Young Buyers are Leaving Cities to Purchase Homes

June 29, 2016

The millennial generation is one that the real estate and mortgage industries are watching closely, and with good reason. This is the generation of people that have recently entered the stage of life most commonly associated with buying a first home – the late 20s to early 30s and for the third year in a row, they are the largest group of recent home buyers, making up 35 percent of all buyers in the United States.

But unlike many of the generations before them, millennials have been going against historic trends. They are waiting longer to buy homes, perhaps due to the aftershock of the economic crisis, and some were even choosing to purchase an investment property before buying their primary residence. However, there is one trend among millennials that seems to be more in-line with what their parents did. Instead of opting for a chic urban pad, more and more Gen Y home buyers are heading for the suburbs.

According to the 2016 National Association of Realtors® Home Buyer and Seller Generational Trends study which evaluates the generational differences of recent home buyers and sellers, the share of millennials buying in an urban or central city area decreased to 17 percent this year from 21 percent in 2015. Additionally, fewer of them (10 percent) purchased a multifamily home compared to a year ago (15 percent).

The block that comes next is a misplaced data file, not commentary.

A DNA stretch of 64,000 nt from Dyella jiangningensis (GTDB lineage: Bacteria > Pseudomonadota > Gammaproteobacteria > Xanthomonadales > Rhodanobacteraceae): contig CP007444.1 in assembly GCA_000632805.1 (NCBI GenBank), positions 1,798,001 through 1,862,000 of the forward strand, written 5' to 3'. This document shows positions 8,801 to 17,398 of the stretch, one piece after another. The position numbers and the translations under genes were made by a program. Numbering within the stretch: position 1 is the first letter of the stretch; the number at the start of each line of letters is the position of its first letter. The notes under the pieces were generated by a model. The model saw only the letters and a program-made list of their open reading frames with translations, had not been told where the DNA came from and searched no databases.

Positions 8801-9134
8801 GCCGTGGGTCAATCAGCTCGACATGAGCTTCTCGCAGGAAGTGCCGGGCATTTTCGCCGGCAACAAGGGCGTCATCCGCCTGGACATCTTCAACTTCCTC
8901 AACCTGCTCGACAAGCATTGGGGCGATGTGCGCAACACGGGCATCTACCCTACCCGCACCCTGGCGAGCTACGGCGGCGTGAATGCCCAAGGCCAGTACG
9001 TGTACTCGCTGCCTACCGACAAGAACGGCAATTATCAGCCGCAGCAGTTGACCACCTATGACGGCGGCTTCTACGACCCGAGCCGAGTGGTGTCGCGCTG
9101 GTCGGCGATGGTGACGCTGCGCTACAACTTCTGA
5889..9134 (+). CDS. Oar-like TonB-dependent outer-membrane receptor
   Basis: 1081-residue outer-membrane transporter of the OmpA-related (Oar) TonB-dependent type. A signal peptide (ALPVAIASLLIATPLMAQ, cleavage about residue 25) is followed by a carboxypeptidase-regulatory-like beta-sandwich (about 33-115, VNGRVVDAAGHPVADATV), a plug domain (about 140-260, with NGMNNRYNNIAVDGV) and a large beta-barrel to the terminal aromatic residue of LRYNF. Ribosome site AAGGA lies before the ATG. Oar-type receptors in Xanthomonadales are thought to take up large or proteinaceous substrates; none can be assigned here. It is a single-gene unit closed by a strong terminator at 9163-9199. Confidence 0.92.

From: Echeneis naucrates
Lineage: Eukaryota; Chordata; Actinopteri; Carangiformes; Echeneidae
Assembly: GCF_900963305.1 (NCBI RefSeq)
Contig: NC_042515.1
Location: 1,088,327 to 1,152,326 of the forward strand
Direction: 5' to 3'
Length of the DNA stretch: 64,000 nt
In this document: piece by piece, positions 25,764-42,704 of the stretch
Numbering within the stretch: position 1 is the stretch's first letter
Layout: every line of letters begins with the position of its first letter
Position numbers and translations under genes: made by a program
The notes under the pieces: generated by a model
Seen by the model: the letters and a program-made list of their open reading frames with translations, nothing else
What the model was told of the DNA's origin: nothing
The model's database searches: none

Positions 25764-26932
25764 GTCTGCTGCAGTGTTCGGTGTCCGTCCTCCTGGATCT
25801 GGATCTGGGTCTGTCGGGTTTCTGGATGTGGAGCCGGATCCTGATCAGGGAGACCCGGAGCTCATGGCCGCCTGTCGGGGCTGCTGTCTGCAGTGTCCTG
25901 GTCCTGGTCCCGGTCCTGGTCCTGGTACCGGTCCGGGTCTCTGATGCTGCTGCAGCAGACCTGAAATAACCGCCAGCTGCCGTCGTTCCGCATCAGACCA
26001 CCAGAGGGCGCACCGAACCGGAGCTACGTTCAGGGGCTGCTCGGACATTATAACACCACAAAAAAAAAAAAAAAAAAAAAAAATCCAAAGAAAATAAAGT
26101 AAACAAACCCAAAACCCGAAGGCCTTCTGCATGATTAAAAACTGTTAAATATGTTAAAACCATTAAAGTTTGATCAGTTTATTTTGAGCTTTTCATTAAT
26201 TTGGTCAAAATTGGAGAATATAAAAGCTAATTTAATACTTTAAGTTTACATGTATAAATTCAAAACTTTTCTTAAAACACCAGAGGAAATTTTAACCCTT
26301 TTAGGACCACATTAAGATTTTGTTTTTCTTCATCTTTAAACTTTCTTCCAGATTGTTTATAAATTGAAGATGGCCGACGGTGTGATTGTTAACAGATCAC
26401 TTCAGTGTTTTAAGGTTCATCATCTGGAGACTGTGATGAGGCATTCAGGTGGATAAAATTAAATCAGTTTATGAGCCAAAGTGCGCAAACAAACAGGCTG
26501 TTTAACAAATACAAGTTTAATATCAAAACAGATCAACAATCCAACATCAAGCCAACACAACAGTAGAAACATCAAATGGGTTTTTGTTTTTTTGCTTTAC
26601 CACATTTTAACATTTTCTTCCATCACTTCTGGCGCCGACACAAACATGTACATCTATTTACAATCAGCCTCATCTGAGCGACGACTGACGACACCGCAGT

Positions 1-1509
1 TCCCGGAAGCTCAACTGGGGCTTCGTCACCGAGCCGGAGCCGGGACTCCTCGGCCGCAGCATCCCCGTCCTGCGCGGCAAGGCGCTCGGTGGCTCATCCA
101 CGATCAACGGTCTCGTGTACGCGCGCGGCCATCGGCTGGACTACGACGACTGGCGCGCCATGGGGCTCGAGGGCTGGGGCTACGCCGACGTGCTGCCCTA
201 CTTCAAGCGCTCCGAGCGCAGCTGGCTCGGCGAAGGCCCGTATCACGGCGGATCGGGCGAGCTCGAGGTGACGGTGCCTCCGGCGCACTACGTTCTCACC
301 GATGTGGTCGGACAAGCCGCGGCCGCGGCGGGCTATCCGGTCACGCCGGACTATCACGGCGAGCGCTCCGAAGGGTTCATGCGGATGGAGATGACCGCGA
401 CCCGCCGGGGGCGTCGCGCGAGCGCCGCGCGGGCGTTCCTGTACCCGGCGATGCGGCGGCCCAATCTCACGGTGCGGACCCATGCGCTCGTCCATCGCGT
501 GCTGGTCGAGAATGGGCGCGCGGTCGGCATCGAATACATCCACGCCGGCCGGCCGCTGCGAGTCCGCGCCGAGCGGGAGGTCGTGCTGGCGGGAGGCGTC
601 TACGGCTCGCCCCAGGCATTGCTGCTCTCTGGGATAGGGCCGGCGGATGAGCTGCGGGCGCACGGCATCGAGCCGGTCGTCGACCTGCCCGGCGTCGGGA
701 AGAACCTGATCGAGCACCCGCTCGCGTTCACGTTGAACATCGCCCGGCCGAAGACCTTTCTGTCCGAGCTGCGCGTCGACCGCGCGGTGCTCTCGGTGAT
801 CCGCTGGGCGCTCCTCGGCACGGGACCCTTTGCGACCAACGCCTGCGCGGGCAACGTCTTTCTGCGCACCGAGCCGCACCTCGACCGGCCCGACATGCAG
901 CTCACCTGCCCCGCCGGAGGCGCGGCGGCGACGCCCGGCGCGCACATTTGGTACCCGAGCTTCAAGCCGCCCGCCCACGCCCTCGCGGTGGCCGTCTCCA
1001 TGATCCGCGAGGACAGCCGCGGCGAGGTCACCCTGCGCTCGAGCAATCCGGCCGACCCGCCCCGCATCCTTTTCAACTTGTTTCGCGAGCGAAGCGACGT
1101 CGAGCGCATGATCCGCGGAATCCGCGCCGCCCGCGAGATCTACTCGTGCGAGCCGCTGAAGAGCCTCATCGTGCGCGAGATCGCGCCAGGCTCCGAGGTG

Lawrence Yun, chief economist for the National Association of Realtors® (NAR) says that while millennials may choose to live in an urban area as renters, the survey reveals that most do not desire to stay once they’re ready to buy.

“The median age of a millennial homebuyer is 30 years old, which typically is the time in life where one settles down to marry and raise a family,” said Yun. “Even if an urban setting is where they’d like to buy their first home, the need for more space at an affordable price is for the most part pushing their search further out.”

Yun adds, “Furthermore, limited inventory in millennials’ price range, minimal entry-level condo construction and affordability pressures make buying in the city extremely difficult for most young households.”

Photography by [Захар Гончаров] ©

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